In order to remove those constraints, you have to get into the right mindset to recognize that the constraints exist, and find creative ways to remove those constraints.

    What is the best way to use productivity tools?

    If you’re new to productivity tools, ask your co-workers what types of apps they use to stay organized. Try just a small handful of tools (chat, email, and calendaring) over a period of time so you can see if they help you get more work done. Ask your co-workers what tools they use, so it’ll be easier for you to collaborate with them.

    At Zapier, we use a variety of cloud-based apps to manage projects, share designs, you name it. We’re a 100% remote team, so productivity tools are essential to our collaboration.

    Lastly, try introducing automation into your work. A good place to start is by listing all of the tasks that you need to do on a regular basis, and noting which ones seem manual or repetitive.

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    If you can automate those tasks, you have the potential to free up a lot of time that could be better spent on projects that advance your career or impact the bottom line.

    The Bottom Line

    As Foster shared, productivity is less about the tools and the technical skills, but more about how you approach your work. In order to increase productivity, start paying attention to the existing constraints and try to figure out ways to tackle them — this is when you should find the suitable techniques and tools to help you.

    More Practical Tips to Boost Productivity

    Featured photo credit: rawpixel via unsplash.com

    Reference

    More by this author

    Leon Ho

    Founder & CEO of Lifehack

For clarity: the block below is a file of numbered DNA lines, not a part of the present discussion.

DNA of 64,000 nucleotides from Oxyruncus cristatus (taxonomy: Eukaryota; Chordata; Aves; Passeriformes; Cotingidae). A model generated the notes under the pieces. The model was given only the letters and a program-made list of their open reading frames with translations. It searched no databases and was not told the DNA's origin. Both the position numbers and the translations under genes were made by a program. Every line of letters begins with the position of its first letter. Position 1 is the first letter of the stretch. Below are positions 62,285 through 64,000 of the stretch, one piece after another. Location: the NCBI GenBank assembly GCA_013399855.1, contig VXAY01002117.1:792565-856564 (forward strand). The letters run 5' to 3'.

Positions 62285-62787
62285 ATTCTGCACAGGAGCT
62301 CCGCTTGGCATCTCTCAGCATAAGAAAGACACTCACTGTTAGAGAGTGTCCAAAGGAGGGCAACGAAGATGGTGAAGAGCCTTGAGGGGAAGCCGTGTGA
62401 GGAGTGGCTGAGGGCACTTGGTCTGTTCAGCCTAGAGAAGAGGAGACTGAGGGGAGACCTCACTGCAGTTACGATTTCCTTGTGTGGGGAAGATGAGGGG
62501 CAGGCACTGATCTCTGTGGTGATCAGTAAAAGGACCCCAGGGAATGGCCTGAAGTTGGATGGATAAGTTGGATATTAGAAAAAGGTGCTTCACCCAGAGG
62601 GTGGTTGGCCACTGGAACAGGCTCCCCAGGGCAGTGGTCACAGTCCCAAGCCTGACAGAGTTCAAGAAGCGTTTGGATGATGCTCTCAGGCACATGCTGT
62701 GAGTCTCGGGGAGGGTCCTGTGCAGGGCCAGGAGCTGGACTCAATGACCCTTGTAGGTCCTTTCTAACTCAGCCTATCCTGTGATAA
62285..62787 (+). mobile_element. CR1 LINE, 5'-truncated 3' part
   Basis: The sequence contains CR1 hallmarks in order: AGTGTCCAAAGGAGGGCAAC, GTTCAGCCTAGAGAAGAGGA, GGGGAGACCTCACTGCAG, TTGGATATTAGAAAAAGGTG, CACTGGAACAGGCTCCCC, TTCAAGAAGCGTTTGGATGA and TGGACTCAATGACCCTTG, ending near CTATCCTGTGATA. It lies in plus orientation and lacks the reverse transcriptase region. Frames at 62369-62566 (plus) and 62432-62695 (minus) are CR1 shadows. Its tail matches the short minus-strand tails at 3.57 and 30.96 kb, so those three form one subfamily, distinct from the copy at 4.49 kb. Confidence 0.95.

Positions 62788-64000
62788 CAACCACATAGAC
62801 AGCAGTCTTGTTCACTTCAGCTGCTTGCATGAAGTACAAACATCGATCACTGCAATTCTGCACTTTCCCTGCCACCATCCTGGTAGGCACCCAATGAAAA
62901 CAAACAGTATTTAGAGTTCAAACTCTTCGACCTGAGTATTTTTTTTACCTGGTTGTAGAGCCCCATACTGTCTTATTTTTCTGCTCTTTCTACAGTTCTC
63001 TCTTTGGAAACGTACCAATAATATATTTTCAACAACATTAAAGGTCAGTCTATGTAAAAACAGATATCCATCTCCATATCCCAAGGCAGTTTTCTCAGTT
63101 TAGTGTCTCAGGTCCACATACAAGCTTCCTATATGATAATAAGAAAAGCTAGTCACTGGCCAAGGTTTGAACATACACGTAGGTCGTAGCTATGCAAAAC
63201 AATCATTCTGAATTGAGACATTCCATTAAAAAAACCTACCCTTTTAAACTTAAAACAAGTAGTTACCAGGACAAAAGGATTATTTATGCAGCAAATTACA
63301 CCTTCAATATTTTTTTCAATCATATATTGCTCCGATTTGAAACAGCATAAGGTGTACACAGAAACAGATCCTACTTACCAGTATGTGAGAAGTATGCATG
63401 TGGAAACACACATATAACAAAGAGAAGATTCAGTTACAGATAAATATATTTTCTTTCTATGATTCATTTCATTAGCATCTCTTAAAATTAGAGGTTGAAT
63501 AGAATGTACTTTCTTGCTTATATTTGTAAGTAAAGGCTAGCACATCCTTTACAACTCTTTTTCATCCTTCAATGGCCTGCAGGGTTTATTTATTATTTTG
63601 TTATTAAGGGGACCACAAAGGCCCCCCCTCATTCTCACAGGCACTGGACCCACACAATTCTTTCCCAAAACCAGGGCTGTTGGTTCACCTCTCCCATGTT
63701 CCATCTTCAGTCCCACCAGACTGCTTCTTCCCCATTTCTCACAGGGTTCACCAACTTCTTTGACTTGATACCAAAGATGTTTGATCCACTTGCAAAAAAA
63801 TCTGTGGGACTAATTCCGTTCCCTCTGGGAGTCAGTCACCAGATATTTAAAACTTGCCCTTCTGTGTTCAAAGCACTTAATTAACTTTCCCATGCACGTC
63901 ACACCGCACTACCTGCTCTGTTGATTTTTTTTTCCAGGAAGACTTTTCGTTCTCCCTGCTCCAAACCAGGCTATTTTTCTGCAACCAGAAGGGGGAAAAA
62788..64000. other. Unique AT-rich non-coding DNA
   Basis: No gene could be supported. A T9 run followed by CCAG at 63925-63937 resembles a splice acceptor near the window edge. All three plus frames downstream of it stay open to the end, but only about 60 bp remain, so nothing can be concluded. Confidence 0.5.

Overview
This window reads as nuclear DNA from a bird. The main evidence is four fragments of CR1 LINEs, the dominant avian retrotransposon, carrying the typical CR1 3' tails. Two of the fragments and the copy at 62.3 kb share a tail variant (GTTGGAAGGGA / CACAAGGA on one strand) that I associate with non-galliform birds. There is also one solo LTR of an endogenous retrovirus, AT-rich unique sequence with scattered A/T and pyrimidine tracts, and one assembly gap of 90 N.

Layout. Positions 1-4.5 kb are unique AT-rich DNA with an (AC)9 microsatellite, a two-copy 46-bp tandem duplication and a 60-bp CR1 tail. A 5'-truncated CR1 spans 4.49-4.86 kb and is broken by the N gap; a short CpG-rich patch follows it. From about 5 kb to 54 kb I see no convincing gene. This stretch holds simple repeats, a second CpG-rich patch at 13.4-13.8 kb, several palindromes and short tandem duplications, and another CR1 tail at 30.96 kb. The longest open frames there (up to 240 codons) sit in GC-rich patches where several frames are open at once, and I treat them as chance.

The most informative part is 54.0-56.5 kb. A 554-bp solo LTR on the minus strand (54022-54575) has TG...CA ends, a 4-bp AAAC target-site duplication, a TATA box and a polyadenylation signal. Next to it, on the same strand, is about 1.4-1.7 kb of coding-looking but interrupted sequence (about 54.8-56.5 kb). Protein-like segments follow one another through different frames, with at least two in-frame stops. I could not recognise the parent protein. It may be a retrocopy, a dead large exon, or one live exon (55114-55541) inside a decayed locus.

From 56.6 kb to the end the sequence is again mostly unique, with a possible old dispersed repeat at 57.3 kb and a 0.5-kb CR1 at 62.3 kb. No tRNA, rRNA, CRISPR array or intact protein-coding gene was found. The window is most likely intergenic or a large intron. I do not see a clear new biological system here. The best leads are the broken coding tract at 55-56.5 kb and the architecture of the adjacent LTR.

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    Last Updated on March 23, 2021

    Manage Your Energy so You Can Manage Your Time

    Manage Your Energy so You Can Manage Your Time

    One of the greatest ironies of this age is that while various gadgets like smartphones and netbooks allow you to multitask, it seems that you never manage to get things done. You are caught in the busyness trap. There’s just too much work to do in one day that sometimes you end up exhausted with half-finished tasks.

    The problem lies in how to keep our energy level high to ensure that you finish at least one of your most important tasks for the day. There’s just not enough hours in a day and it’s not possible to be productive the whole time.

    You need more than time management. You need energy management

    1. Dispel the idea that you need to be a “morning person” to be productive

    How many times have you heard (or read) this advice – wake up early so that you can do all the tasks at hand. There’s nothing wrong with that advice. It’s actually reeks of good common sense – start early, finish early. The thing is that technique alone won’t work with everyone. Especially not with people who are not morning larks.

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    I should know because I was once deluded with the idea that I will be more productive if I get out of bed by 6 a.m. Like most of you Lifehackers, I’m always on the lookout for productivity hacks because I have a lot of things in my plate. I’m working full time as an editor for a news agency, while at the same time tending to my side business as a content marketing strategist. I’m also a travel blogger and oh yeah, I forgot, I also have a life.